Food processors are great for a million things, including tearing vegetables to shreds. If you’re jonesing for a coleslaw, you should consider using your food processor to rapidly shred your cabbage. But how exactly are you supposed to shred cabbage in a food processor?
To shred cabbage in a food processor with the standard knife attachment, cut your cabbages into eights before placing them inside the food processor’s bowl. Now, pulse the cabbage for 20 seconds at two-second intervals until the cabbage is as finely shredded as you wanted. Alternatively, you can use a slicing disc.
In today’s guide, I’ll describe what a slicing disc is, how it can be used to shred cabbage, and what other attachments you can use for breaking cabbage into tiny strips.
Can a Food Processor Shred Cabbage?
Food processors are electric kitchen appliances that are used to break down large ingredients into smaller bits. It’s pretty much a direct replacement for kitchen knives, but it eliminates the need to improve your cutting, dicing, chopping, julienning, and shredding skills. Simply drop your ingredients in the food processor’s bowl, press the pulse button, and voila—instantly chopped veggies!
But can you use a food processor to shred cabbage? Absolutely! A food processor’s blades can rip through all 400 varieties of cabbage without breaking a sweat, and the best part is that they will do it in record time.
So, whether you want shredded cabbage for tacos, burritos, coleslaw, or sauerkraut, you should know that a food processor can make easy work out of the tearing heads of cabbage into shreds.
How to Shred Cabbage in a Food Processor
Using a food processor is pretty straightforward. All you have to do is drop your ingredients inside the food processor bowl and press the pulse button for a few seconds at a time. With minimal effort, your food ingredients will be broken down into tiny bits that are ready for further processing.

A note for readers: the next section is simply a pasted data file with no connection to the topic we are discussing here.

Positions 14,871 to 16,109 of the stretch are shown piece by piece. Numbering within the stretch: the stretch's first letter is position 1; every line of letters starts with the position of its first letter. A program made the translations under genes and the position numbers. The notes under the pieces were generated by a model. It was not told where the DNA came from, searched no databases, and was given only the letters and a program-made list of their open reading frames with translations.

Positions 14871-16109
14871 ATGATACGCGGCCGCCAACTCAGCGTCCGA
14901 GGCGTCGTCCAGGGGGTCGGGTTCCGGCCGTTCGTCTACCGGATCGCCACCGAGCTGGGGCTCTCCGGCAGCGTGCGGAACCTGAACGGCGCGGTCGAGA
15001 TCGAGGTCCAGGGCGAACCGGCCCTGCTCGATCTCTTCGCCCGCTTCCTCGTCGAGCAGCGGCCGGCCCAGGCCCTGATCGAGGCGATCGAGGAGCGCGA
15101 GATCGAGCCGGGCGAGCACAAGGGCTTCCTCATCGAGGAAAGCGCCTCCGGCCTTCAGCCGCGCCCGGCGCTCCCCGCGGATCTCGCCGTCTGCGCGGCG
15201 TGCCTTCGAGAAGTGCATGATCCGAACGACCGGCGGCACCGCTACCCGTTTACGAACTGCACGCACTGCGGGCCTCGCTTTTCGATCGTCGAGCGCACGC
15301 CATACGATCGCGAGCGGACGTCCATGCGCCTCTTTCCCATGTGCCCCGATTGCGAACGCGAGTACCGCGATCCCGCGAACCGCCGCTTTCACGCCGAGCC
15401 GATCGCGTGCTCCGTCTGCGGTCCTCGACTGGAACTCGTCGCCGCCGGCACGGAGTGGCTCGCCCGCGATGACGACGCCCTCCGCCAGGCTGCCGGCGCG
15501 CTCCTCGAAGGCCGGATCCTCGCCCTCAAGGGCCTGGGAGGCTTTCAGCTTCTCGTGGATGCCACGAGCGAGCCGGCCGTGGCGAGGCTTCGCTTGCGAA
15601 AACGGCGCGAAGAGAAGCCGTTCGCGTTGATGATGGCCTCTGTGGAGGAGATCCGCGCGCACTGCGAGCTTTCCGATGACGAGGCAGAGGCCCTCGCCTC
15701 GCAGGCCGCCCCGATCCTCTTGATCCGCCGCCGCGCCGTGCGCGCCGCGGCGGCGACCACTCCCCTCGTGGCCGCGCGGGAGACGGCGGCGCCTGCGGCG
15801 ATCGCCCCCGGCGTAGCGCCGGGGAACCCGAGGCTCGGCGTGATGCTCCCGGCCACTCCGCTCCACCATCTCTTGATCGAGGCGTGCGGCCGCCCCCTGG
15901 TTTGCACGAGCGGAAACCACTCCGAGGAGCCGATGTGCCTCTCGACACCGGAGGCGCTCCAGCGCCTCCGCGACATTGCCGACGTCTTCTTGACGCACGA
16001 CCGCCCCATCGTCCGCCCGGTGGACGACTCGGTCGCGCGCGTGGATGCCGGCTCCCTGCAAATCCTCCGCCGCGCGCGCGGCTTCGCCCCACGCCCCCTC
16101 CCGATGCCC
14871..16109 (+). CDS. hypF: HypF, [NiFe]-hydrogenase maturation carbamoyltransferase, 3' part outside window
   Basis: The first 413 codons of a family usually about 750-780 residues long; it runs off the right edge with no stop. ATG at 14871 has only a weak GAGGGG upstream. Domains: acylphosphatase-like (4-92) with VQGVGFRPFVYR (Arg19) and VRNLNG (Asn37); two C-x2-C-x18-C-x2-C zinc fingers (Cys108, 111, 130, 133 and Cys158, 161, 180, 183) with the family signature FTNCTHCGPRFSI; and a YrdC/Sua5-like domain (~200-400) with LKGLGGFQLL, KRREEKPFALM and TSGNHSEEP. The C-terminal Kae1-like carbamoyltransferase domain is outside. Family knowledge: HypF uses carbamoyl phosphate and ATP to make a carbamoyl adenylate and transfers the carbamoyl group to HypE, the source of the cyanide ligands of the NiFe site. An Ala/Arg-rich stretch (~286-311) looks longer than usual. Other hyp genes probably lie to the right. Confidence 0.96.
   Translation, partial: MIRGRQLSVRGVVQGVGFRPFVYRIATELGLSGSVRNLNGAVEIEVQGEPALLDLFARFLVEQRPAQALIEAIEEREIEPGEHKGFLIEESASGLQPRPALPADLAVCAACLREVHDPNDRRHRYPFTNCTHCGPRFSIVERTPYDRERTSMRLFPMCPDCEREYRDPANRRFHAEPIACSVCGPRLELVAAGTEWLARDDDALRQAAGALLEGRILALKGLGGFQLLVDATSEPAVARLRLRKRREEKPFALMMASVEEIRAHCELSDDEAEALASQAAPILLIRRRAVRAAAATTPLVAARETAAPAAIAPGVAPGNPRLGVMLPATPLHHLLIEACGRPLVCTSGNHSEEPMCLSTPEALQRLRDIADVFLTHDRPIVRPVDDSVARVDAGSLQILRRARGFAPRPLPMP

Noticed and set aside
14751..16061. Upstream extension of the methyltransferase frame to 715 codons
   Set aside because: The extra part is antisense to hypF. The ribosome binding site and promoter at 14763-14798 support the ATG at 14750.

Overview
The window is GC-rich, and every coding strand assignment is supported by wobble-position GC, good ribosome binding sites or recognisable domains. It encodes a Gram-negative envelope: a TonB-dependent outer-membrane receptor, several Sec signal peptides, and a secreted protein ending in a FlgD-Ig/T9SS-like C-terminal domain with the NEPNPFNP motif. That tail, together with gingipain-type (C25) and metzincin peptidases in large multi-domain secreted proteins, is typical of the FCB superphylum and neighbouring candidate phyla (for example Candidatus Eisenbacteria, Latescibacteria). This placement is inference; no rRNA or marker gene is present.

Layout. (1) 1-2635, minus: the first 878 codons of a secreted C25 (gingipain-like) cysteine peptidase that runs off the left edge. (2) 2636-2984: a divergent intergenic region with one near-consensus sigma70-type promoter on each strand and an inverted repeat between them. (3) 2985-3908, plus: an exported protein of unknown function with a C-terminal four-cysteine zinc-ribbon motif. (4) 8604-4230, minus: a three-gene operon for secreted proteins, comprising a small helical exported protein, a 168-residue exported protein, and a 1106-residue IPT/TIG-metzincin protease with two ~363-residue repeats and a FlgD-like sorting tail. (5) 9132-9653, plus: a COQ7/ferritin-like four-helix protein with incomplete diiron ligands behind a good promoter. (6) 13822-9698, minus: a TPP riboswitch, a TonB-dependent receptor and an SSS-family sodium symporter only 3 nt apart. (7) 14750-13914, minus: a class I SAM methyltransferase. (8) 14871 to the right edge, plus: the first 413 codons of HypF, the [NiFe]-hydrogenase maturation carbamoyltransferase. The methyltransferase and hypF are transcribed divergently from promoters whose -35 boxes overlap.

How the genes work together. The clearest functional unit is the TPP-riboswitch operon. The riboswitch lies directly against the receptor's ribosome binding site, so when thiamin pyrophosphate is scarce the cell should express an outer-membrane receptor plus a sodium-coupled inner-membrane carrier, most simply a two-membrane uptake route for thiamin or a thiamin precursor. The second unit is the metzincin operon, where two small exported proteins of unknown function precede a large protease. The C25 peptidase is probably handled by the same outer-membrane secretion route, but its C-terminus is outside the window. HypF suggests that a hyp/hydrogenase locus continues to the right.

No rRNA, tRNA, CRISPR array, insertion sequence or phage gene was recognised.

The same principle applies to cabbage. However, stuffing a huge head of cabbage inside a food processor, even a 14-cup model, can be impossible. That is why you need to pre-cut the cabbage into quarters or eighths before plopping them inside the food processor.
There are multiple food processor attachments you can use to shred the cabbage. I’ll explain what they are and how they work down below.
Standard Knife Attachment
Every food processor comes with a knife attachment. It comes with multiple blades that are arranged around a plastic core. When you press the on or pulse button, the blades will rotate and pulverize almost any kind of food item you place inside the food processor.
Some food processors come with or are compatible with knife attachments with multi-tiered blades. You will find blades up and down the plastic core, which tears through soft ingredients, like cabbage, easily and efficiently. If you want finely shredded cabbage strips, look for a knife attachment with more blades, or you can hold the pulse button down for longer.
Disc attachments are vastly different from knife attachments. They usually come with a single blade that is fixed to a disc-like object that sits directly underneath the food processor’s lid. When you press the start or pulse button, the disc will rotate at high speeds and chop ingredients that come from above.
The food processor’s lid will come with a feed chute, which you use to drop food into the bowl. There is also a stick tool you use to push the ingredient down into the disc. As the sliced ingredients fall into the bowl, they will not come into contact with additional blades, leaving them intact as strips.